MKG Cable Gram - Volume 20, Number 3
What I Did On My Summer Vacation --Went to Stitches Midwest!
Thursday, August 19
After months of anticipation, it’s time for my first real vacation in two years--a trip to Stitches Midwest. Would this four-day weekend live up to my expectations?
I see the 94 East sign and I’m on my way. The Red Sea of road construction parts with hardly a slow down. This is a good sign. After seven hours and one wrong turn, I arrive at Pheasant Run Resort, the site of the 2004 Stitches Midwest. The fact that the resort doesn’t look a bit like the website advertisement is disappointing but I’m not here for the resort features. I’m here to pick up some new knitting techniques, experience the classes, meet other knitters--and, oh yeah, shop!
I’ve missed the Meet and Greet due to my wrong turn on the freeway but do manage to make the Market Preview, when the vendors open their booths just for the 800+ Stitches participants. And who should I meet when I enter the Market but Elsebeth Lavold, my Swedish knitwear designer friend! Things are looking up! We get reacquainted, promise to meet later for tea and off we go on our separate ways to explore the market at our own pace. The sights are overwhelming but most memorable are: a visit with Francis Chester of Chester-Cestari Farms (his yarn line, Cestari, consists of wool from his Italian-American family-run sheep farm, processed and dyed in his own mill); the Habu booth--with fibers of silk, bamboo, paper, and soy using such unusual construction (I’ll be back there later); and ponchos, ponchos, ponchos. The two hours pass quickly and it’s time for tea with Elsebeth!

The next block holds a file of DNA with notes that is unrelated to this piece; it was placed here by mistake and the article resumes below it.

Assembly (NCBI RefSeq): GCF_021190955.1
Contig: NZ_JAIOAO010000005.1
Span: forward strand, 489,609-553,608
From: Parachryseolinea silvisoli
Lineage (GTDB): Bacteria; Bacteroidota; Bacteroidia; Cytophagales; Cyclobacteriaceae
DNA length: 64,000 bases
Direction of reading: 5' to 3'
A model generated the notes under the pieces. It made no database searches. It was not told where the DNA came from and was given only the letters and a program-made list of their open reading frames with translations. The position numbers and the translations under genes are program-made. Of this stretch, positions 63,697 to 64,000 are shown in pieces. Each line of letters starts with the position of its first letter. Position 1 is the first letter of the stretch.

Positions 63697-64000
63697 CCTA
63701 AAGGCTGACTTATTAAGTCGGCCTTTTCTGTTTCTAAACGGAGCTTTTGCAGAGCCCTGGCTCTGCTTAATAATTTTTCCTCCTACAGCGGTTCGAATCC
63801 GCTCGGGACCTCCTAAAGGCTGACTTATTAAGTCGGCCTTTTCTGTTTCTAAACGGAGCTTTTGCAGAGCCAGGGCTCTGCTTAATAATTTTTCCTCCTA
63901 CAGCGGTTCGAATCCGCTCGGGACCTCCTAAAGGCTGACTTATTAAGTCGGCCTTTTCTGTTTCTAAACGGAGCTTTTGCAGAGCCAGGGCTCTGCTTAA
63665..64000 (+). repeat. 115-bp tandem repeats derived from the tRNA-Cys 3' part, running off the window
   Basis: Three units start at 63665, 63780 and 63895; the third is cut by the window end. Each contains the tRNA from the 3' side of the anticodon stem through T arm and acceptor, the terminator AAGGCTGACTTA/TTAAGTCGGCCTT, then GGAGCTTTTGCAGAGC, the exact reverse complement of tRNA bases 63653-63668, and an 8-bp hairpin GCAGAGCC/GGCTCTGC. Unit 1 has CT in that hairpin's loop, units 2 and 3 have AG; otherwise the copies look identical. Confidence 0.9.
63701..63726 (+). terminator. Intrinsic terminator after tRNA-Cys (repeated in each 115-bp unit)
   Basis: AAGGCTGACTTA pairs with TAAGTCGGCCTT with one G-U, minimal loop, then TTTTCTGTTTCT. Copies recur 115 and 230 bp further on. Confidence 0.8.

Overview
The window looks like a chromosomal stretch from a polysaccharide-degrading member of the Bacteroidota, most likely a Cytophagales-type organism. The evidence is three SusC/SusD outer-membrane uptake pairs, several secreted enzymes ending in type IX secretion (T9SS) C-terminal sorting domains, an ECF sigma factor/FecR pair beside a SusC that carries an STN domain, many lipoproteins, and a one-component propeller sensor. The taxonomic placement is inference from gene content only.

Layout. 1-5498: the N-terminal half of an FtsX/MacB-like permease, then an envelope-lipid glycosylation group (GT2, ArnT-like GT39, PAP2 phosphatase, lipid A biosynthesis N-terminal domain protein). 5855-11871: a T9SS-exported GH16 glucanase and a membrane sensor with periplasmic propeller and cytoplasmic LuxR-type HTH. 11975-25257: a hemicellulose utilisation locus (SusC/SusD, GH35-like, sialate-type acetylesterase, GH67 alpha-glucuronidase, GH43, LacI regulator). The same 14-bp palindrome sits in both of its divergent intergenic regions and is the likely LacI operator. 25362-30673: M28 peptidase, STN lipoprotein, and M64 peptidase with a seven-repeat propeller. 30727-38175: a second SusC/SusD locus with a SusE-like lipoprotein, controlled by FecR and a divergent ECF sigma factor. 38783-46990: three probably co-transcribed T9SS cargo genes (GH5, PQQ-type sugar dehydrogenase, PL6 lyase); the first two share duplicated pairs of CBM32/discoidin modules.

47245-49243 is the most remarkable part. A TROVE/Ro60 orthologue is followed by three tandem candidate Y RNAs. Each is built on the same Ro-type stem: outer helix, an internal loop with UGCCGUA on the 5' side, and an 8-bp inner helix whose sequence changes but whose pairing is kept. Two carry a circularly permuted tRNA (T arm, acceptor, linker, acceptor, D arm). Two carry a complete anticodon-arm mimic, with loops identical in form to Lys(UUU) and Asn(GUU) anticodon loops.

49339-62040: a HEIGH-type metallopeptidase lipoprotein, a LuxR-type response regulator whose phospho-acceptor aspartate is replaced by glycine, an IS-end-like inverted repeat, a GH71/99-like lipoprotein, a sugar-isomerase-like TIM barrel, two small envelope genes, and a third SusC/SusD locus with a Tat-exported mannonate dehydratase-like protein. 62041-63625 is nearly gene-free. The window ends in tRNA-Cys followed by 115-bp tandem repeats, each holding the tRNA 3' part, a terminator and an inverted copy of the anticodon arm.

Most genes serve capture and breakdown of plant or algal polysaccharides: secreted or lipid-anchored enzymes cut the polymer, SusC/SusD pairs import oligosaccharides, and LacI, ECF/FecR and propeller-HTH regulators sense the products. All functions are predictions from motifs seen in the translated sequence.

Friday, August 20
My first class is at 8 am with Beth Brown-Reinsel--Norwegian Purl. Bob (our MKG President) is in my class! We really enjoy Beth’s teaching style. She has excellent handouts with great written instructions on how to execute the technique when she’s not there to hold our hand. We leave knowing how to Norwegian Purl in one AND two colors.At lunch I run into Elsebeth again! We sit with knitwear designer, Chris Bylsma, who, like Elsebeth, is also teaching at Stitches. I have a very insightful conversation with her about the ins and outs of the knitting design business from her own experience. She is a kick--full of creative energy. One of her specialties is showing people how to creatively use up their stash. I make a mental note to take a future class from her.
Time for my afternoon class. Another class with Beth--Twined Knitting. Again, it’s a full house and excellent class with great handouts. We begin wrist Warmer as our learning sample. Beth gives us a small ball of z-twist yarn (used in traditional twined knitting) that Black Water Abbey Yarn donated to our class so we each can complete one sample with authentic twined knitting yarn. There isn’t time in the three-hour class to finish the sample but I can certainly finish it later by following her notes.
I go back to Market to try to take in more specific interests and decide to pick up a couple of skeins of Black Water Abbey’s z-twist plied yarn for a future twined knitting project.Time for dinner already? As luck has it, both Bob and Elsebeth are free so we head into St. Charles, the nearby town, for a lovely alfresco dinner at Erik & Me beside the Fox River. We talk of knitting and life, as a live jazz quartet plays in the background and the water drifts by. Heavenly.
I can’t believe that only one day has passed. I have learned so much and met so many interesting people--both students and instructors. This is a dream vacation for sure.
Saturday, August 21